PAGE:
As for my hair, I just let it do it’s own thing really. All I can say is, dry shampoo and dry conditioner are real lifesavers. Not Your Mother’s Clean Freak is my go to but OGX and Amika also make great products too! I also make a point to use a scrunchie instead of a hair band because hair bands give me headaches.

After years of hating my skin and hair, it’s really refreshing to treat myself nicely when I feel down. There’s something soothing and magical about it. A good swipe of moisturizer never fails to lift my spirits!

6. Exercise for Wellness Vs. Fitness

Just like we lowered expectations for our nutrition goals, we’re going to do the same with fitness goals. Having depression is a lot like having a sports injury. You just can’t push yourself the same way you did when you were healthy.

It’s just something you’ve got to accept. Which can be admittedly tricky. Especially if you’re a naturally athletic person.

The good news is, being sick doesn’t mean you can’t workout. It simply means you have to exercise for wellness instead of fitness. Just until you’re back to health. What does this mean? Exercising just enough to produce much needed happy chemicals in the brain and give your body a good stretch.

Some great ways to do this are:

  1. Yoga
  2. Walking
  3. Dancing
  4. Easy Cardio and Weight Lifting
  5. Swimming and Pool Running
  6. Hiking

Bonus points if it’s an activity that brings you joy! Check out our full article on Exercising for Mental Health for more info!

Shop MSB’s favorite easy workout gear on Amazon:

Wrap Up

Whew, that was a long post! Good job for sticking with us all the way to the end!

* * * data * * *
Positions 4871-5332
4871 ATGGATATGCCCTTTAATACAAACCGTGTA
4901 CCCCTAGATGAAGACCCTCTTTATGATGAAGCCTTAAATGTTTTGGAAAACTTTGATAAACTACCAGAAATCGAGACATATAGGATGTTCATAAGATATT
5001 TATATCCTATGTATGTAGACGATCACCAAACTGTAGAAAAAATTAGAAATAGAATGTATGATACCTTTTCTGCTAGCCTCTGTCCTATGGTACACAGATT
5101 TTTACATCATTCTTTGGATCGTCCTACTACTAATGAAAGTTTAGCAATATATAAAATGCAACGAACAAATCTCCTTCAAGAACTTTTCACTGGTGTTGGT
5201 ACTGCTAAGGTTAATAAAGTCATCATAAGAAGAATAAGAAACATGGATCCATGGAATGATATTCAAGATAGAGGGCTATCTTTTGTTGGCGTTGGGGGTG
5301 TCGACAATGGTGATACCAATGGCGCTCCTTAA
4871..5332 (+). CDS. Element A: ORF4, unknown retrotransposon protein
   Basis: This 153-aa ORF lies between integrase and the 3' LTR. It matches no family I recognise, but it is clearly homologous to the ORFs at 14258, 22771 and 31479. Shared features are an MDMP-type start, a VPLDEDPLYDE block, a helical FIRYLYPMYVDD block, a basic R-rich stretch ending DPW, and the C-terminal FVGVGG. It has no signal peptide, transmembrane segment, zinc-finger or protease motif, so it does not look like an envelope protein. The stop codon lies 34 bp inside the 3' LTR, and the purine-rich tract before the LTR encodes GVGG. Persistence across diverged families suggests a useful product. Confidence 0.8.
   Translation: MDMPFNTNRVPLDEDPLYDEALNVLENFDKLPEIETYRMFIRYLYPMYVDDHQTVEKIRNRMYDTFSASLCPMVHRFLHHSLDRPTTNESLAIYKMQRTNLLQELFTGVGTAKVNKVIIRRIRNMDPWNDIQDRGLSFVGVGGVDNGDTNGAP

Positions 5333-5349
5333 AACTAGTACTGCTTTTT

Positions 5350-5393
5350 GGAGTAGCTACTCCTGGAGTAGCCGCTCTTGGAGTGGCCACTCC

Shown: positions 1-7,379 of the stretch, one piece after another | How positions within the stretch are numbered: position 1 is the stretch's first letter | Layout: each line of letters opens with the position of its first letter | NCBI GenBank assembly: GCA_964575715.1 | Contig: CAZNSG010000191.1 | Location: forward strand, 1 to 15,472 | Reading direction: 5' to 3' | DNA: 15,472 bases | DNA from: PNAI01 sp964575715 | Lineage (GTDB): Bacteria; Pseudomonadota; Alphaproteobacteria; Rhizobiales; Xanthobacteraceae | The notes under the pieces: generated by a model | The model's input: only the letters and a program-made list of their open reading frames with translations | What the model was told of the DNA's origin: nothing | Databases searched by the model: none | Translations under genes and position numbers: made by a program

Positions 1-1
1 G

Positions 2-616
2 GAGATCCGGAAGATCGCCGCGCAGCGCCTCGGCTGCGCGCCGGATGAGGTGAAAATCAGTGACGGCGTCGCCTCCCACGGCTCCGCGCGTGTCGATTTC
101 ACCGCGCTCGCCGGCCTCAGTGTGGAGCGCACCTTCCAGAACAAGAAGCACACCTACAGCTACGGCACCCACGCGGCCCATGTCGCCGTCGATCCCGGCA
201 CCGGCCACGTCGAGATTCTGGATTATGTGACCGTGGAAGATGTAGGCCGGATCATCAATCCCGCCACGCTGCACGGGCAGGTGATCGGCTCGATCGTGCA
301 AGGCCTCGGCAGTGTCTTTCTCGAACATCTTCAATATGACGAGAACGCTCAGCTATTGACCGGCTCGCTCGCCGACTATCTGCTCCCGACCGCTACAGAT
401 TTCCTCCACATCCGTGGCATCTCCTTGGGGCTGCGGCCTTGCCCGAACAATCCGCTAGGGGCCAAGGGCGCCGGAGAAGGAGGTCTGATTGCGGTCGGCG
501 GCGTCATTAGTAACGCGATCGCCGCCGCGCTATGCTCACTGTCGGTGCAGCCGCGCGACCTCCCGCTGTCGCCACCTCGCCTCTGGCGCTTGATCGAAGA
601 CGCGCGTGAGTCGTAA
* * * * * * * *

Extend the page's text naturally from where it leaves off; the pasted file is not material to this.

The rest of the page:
We hope you learned a lot and picked up some new coping skills on the way. Let us know in the comments below how you deal with personal care while fighting mental illness. Or if any of the tips have helped you!

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Much Love,

MB

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Mad as Hell Mental Health Rights Advocate. Likes margaritas, long walks on the beach, and JUSTICE.

7 Comments

  • Nishtha

    Beautiful post! You have given great tips about how to balance and do things simple! Mental health should be given a priority and awareness is the key! Thank you for sharing!

  • StrongCalmKelsey

    This is so interesting! I had heard of spoon theory but never had it explained this way. As an introvert, small things that require socializing take up more spoons for me than it would for an extrovert. Makes so much sense! I also work in schizophrenia, and know personal care can be an issue for people with serious mental illness and this really puts it into context. Thanks for sharing!

    • Puja Bhardwaj

      This is so informative and interesting. We all should take care of our mental health. Dancing and yoga both are the part of my daily routine. I’ll follow your other tips.

  • hleguilloux

    Such great reminders that our personal care is in many ways connected to how we’re feeling mentally.. and to take things slow but start taking care of ourselves. Thank you for all the tips!